The money that Mabuti inherits from Nelia (Sue Prado), a woman summoned and surrendered by the local insurgency, is not so much a metaphor of corruption but a metonym of corruptibility. The spell around the cash stolen from possibly the same bank that is keeping the title of Mabuti’s ancestral land may enchant the shaman. It is her misrecognition of the sorcery that must be apprehended. The good is intimated in the promise of goods, but only after the fetish about capital decays. Hence, two prospects from within Mabuti’s sphere appeal as objects of the gift: the four girl-children’s collegiate education and the crone-mother’s recovery from metastasis. And yet, these options remain improvident. When Mabuti finally resolves the compromise, the categorical imperative divorces itself from any possible imperial category. Mabuti is not turned into a philanthropist. At that moment, the exchange value is hinged upon another girl-child, Marife, the daughter of the insurgent who sneaks the money inside Mabuti’s bag before she is killed by the military. Marife’s term of ransom may be fiscalized by a known amount, but it can only be accounted for by an interminable capacity—Mabuti herself—the only sympathy that can correspond to the girl-child’s subaltern state.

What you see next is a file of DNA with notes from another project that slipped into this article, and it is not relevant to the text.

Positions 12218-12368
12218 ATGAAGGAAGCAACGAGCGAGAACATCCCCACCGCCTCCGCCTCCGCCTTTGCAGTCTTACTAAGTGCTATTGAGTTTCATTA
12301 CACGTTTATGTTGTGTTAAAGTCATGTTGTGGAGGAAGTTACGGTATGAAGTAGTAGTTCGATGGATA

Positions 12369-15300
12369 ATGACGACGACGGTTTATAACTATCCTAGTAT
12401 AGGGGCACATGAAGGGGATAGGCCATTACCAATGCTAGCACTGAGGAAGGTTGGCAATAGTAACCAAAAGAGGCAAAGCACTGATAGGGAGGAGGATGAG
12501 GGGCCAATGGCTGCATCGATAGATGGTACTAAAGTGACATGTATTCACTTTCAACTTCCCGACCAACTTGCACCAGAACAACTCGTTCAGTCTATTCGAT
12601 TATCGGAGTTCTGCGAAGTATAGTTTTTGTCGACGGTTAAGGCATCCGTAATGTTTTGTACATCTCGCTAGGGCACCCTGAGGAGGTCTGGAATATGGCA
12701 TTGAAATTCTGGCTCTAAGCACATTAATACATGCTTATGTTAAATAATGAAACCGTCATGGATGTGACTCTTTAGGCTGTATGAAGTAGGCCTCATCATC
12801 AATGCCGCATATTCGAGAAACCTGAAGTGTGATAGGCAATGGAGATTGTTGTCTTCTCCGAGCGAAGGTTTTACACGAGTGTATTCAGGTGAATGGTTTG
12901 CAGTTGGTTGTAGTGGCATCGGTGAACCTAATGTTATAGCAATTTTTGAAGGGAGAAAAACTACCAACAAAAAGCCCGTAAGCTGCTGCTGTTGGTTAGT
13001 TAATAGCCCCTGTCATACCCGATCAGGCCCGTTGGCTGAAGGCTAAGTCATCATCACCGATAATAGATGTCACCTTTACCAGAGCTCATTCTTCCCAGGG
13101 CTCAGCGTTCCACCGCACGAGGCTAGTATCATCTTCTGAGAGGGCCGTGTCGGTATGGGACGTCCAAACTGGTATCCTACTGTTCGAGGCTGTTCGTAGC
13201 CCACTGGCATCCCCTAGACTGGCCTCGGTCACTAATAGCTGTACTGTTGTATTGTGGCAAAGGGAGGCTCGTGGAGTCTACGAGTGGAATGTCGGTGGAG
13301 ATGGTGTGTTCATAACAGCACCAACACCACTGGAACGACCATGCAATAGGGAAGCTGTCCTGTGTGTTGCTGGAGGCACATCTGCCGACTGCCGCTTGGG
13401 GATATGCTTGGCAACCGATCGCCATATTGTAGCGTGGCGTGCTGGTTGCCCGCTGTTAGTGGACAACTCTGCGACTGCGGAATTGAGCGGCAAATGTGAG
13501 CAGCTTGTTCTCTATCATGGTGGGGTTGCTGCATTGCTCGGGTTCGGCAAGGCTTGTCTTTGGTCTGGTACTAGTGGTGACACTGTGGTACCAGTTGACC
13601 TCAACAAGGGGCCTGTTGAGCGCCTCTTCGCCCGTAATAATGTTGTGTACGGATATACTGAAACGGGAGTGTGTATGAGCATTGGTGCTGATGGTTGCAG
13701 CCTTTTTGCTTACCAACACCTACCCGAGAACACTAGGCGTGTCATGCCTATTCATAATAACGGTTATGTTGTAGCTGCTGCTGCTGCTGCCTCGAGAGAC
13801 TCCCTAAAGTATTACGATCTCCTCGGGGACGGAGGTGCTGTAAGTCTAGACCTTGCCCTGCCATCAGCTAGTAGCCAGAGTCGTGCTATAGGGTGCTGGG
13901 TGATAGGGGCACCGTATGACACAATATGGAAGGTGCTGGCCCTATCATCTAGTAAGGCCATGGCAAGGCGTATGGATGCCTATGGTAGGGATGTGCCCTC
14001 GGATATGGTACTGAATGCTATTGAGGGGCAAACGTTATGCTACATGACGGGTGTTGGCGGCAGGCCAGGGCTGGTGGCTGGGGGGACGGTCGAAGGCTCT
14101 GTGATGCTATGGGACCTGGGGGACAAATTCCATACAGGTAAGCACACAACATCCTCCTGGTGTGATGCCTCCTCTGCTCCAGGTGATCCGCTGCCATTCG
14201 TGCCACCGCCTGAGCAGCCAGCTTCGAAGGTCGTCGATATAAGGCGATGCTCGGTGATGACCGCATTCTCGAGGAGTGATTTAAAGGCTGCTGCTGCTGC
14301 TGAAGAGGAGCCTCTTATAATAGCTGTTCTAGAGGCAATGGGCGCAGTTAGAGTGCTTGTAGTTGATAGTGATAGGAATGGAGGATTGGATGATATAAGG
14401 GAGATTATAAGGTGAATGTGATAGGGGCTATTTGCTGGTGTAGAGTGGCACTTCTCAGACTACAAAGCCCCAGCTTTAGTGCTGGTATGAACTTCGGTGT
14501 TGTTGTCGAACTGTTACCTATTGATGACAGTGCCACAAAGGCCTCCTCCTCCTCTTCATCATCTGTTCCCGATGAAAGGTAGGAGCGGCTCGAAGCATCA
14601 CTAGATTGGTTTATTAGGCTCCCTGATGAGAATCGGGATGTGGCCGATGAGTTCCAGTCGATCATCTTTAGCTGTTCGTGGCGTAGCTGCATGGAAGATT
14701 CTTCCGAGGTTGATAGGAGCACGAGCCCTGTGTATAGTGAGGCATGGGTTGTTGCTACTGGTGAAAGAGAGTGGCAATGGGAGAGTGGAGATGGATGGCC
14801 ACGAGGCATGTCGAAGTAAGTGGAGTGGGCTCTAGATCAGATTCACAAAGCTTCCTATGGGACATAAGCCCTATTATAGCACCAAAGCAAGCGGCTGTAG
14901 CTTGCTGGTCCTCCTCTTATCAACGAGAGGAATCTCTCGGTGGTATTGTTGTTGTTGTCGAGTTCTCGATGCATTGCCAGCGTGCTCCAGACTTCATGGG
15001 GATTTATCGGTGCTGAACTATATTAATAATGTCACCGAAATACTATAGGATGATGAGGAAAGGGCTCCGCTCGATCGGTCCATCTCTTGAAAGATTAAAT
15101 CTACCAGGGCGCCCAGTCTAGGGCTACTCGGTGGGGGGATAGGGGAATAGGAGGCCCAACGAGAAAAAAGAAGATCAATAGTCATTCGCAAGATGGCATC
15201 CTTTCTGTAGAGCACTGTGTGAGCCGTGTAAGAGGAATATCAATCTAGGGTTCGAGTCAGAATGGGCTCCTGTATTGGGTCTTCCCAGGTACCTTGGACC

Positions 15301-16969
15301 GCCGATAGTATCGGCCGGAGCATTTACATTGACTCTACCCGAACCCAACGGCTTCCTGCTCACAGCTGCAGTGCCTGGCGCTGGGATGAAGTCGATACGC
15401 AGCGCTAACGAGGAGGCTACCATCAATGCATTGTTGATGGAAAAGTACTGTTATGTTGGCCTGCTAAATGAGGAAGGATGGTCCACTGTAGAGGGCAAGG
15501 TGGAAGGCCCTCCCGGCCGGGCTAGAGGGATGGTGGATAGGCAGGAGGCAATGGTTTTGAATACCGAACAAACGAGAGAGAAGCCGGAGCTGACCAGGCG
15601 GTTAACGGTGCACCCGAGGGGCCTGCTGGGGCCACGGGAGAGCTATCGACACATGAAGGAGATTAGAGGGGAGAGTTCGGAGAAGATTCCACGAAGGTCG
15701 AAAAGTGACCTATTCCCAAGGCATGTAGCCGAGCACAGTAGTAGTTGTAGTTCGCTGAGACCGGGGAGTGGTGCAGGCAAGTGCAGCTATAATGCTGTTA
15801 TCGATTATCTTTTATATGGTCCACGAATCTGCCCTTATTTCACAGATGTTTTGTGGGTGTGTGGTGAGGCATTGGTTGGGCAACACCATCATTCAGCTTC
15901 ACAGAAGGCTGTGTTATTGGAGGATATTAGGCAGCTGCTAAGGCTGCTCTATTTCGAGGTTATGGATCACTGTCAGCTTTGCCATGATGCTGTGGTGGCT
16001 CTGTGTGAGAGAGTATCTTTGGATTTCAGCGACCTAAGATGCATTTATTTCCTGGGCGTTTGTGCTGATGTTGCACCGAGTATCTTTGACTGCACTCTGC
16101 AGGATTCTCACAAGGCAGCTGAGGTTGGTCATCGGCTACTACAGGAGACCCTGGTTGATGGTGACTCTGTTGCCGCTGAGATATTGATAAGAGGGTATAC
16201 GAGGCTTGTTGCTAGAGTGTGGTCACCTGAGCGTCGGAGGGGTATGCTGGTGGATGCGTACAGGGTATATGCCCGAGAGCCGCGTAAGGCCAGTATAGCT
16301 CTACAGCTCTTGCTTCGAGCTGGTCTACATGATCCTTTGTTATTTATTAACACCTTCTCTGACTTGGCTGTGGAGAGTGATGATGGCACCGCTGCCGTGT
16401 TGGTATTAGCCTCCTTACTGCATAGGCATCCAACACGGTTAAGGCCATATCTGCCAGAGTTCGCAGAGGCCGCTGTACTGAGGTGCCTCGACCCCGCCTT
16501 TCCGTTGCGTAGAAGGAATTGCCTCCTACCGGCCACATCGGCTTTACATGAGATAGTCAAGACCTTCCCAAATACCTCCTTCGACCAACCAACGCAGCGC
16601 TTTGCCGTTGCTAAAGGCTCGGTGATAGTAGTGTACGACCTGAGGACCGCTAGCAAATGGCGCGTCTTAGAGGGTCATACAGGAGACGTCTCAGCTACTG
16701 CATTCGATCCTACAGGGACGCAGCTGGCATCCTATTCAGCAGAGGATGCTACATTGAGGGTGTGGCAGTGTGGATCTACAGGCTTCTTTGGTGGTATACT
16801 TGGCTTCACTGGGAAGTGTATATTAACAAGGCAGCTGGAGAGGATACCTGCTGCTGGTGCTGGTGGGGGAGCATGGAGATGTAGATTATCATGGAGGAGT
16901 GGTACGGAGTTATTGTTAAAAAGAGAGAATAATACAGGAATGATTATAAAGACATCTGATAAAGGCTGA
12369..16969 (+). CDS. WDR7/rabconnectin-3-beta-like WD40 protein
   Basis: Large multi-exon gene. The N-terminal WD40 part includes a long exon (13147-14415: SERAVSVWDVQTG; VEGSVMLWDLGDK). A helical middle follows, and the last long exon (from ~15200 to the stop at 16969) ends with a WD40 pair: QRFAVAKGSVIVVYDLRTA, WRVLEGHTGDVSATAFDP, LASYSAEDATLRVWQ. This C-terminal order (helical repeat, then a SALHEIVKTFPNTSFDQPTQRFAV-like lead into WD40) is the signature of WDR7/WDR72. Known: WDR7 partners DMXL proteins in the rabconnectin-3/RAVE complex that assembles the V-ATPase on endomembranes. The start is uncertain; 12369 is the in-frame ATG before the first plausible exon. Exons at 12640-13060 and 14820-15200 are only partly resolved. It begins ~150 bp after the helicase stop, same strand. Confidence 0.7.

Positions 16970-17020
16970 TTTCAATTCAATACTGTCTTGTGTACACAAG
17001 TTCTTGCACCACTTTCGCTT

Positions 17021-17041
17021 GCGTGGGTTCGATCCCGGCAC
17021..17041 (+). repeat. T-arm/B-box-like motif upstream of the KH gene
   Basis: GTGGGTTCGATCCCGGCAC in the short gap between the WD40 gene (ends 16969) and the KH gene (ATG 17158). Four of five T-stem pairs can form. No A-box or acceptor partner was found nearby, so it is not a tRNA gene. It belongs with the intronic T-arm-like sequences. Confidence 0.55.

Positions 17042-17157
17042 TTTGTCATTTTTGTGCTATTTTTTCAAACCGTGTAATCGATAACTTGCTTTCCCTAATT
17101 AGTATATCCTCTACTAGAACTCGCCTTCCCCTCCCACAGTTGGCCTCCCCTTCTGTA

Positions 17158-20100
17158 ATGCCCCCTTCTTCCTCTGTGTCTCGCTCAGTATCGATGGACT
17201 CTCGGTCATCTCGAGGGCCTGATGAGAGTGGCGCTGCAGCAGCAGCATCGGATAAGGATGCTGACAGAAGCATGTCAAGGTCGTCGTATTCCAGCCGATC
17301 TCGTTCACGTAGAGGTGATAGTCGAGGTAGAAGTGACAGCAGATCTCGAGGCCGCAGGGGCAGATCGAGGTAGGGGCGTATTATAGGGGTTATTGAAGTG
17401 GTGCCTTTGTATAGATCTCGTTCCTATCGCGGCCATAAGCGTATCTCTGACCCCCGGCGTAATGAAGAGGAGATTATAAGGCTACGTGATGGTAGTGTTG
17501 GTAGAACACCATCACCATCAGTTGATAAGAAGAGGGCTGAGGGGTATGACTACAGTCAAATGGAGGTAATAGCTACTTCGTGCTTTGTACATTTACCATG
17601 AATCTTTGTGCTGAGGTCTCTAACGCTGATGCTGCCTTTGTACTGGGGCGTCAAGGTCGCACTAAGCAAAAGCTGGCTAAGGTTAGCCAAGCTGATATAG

The sanction of this ethic is suffered with an elegiac pace by the syntax of the sympathy, Nora Aunor. Her understanding of the pastoral is accurate, and almost exact in calibrating a sense of biome whose radii are aware of catastrophe and attentive to the fulfillment of the shamanic mandate. It is a range that understands both limit and infinity. Aunor’s formal attitude is most assured here, then. Her late style has become an archive of attunements that can relate with either primordial kernel or final foliage. Earthen is the range. Because she is comfortable treading the reed-path with swine, we forget the contempt we have attached to the animal, and our zootropy recuperates.

We have been instructed well on how Aunor enacts a moment of conviction to tell a truth or to release oneself from victimry, but the method of her act in this film homes in on crisis: the tentativity that surrounds its valences, the articulations of a dilemma that nonetheless electrifies the spirit, and that static moment where the only charge that matters is the epiphanic self.

Is anyone else capable of shifting into tenses of terror perfect and progressive upon finding out the excess in one’s baggage is money, money, money?

The ensemble of women that accompanies this performance must be celebrated for providing Aunor with formidable foils to her character’s predicament. Josephina Estabillo, the termagant, is such a levity. Sue Prado, the renegade, is imperturbable. Mara Lopez, the lovelorn, is by turns melancholic and sanguine. Not every seasoned performer knows the difference.